The Southwest Public Health District is working to bring in a telemedicine component into its existing Centering Pregnancy program thanks to assistance from state officials, who invested $58,000 in a camera cart and ultrasound machine. (Outlook 2013)
ALBANY, Ga. — For the Southwest Public Health District, strengthening the Centering Pregnancy program via telemedicine, and establishing a stronger social media presence, is where the focus will be this year.
Centering Pregnancy was brought into Southwest Georgia in 2009 as a way to address the alarming prenatal care trends in the area — and has so far shown results in breastfeeding rates, low birth weights and preterm birth rates, officials say.
There are two sites within the district where the program is being offered to moms-to-be — at the Dougherty County Health Department on South Slappey Boulevard in Albany and at the Farm Worker Health Program in Ellenton. In recent months, there have been two grants received for Centering — $80,000 from the Healthcare Georgia Foundation and $30,000 from the March of Dimes.
“(This funding) will sustain the program for this year,” Dr. Jacqueline Grant, director of the health district and an obstetrician, said.
State officials recently footed the bill for an ultrasound machine and a camera and monitor cart for a total of $58,000 worth of equipment. There were a few thousand dollars the district had to put up for lines to be put in, which makes for a little more than $60,000 invested overall.
Through telemedicine capabilities, district officials will be able to connect with maternal and fetal medicine specialists via the Georgia Telemedicine Network — thereby allowing consultations from physicians based in Atlanta to be done remotely at the Dougherty health department.
“Instead of patients arranging for transportation, we will be able to get it done onsite,” Grant said.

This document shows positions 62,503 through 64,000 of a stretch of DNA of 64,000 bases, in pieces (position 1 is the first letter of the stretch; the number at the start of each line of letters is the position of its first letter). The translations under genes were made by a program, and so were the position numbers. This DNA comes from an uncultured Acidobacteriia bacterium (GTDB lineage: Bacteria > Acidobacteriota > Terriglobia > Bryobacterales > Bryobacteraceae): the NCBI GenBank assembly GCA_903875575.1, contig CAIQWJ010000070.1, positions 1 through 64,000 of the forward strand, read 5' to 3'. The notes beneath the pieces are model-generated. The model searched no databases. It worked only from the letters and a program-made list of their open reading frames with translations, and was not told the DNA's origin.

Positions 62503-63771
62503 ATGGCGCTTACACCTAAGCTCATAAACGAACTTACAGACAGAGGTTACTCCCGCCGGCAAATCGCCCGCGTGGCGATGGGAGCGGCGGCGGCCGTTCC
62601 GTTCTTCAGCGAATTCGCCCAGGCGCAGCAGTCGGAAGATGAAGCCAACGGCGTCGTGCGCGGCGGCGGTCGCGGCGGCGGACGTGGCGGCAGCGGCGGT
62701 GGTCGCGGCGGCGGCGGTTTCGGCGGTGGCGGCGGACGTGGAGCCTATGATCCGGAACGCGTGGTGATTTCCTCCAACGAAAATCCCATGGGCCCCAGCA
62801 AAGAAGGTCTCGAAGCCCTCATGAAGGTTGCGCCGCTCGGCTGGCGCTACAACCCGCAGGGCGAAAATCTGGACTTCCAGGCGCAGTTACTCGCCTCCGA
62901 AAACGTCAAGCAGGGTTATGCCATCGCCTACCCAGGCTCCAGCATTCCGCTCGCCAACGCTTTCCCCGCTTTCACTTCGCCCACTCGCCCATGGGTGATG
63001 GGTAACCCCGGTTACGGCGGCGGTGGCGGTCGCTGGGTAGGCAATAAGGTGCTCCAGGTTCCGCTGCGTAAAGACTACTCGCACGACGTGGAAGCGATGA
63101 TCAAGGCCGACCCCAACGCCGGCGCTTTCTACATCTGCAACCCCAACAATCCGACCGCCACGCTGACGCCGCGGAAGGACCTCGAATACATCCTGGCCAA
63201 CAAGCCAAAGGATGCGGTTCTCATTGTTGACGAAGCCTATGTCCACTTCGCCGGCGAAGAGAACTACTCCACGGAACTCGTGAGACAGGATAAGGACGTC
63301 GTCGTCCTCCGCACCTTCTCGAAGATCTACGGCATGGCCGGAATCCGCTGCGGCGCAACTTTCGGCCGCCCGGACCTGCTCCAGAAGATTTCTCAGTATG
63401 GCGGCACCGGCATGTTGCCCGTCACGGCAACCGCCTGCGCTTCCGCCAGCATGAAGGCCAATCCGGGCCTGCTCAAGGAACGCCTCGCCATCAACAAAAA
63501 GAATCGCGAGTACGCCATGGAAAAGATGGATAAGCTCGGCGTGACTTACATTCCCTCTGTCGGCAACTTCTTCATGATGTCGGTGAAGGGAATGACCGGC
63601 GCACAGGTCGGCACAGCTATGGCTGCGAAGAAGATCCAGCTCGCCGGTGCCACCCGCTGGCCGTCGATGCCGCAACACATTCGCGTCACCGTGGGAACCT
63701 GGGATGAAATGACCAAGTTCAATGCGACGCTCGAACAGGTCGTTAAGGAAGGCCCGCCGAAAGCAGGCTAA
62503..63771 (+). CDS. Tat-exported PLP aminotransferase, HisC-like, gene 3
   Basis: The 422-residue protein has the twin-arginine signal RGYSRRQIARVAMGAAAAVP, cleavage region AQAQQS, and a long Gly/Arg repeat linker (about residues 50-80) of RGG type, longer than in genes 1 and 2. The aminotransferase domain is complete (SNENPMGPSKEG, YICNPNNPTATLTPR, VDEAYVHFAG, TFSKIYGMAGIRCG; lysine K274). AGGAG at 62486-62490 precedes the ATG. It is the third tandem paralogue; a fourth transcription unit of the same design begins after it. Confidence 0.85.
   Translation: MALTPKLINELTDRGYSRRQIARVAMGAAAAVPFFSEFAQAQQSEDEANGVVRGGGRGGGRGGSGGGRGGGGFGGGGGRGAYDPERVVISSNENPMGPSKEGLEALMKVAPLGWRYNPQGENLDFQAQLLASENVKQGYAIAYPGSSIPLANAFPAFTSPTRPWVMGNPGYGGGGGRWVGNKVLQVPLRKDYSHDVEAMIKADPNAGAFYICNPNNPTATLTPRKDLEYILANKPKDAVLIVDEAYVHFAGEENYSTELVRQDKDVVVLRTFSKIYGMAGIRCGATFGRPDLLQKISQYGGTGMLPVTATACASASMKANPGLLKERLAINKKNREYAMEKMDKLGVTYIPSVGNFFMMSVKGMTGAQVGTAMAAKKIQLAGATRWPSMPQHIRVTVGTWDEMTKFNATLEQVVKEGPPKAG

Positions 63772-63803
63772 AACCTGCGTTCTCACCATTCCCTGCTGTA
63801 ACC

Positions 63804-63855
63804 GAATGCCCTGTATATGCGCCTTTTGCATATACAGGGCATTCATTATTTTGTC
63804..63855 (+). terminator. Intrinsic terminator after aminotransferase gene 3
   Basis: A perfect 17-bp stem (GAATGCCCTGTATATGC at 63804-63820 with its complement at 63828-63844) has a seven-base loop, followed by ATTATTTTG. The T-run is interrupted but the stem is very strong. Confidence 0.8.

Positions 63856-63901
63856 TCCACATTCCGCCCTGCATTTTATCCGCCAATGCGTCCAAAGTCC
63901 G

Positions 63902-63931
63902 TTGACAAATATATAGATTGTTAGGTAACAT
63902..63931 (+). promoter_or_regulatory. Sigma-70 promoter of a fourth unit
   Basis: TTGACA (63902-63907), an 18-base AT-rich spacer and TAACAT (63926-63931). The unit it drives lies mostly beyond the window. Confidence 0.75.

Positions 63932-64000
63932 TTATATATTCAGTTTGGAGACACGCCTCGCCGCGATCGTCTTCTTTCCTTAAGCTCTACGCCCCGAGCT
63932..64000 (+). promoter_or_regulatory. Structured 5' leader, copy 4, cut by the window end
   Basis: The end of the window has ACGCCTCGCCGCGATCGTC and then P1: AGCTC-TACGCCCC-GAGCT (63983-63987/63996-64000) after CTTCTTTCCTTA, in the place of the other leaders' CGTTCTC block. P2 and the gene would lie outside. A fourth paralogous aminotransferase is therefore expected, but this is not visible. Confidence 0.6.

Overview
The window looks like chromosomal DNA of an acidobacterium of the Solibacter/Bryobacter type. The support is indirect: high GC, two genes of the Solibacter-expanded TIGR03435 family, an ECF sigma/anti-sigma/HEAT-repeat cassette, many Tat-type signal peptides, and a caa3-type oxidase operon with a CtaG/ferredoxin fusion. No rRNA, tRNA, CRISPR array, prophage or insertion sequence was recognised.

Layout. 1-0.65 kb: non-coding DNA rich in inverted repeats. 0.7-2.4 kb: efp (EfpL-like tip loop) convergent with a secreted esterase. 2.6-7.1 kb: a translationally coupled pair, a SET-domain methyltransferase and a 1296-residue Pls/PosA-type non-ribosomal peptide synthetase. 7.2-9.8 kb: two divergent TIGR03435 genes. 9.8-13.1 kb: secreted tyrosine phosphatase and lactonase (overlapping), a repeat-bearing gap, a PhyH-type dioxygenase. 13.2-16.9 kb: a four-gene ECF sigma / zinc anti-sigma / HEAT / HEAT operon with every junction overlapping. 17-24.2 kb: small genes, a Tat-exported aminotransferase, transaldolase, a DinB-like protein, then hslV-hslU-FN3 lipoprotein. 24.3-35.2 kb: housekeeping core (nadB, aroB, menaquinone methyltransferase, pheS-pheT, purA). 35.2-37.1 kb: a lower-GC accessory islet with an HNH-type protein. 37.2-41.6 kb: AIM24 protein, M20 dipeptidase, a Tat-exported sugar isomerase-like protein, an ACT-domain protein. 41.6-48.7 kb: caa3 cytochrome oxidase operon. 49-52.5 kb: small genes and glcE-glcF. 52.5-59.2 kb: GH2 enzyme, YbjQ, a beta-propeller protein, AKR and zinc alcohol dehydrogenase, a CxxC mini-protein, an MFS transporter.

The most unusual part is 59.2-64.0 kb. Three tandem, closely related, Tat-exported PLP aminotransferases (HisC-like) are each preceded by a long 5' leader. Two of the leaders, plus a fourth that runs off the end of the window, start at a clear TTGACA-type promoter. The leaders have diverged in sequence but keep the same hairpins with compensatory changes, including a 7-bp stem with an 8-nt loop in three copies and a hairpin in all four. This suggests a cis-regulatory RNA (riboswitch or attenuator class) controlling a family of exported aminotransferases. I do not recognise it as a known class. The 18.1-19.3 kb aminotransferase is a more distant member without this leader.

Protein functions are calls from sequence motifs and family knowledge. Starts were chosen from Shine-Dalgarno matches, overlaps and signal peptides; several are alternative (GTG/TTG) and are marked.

The ultrasounds will be conducted in an exam room at the health department, while the cart provides a monitor with a camera attached to it to allow for a doctor to videoconference into the session — which will give the patient and physician an opportunity to interact in real time, and for the physician to look at tests that seem abnormal.
“The referrals we normally make are sometimes out of the area, or in the area — and we may not get a timely referral,” Grant said. “With a video consultation, we can provide a timely consultation.”
Grant herself will even be able to use the technology from her office on North Jackson Street.
“If a nurse comes across something I need to look at and I can’t make it (to the health department), I have camera equipment at my office. I can do a consult remotely,” she said. “I can listen to a heartbeat remotely, and can see a lesion remotely.”
The care will be provided in the area of the health department that once housed the department’s dental care services. While most of that area is being restructured to accommodate expectant mothers, there will be at least one dental chair that will remain to allow for teledenistry services down the road, Grant said.
“With such an oral health need (in the area), we didn’t want to lose all of (those services),” Grant said.
She also indicated that there is a good possibly other specialties of care the health district provides could be impacted by this technology.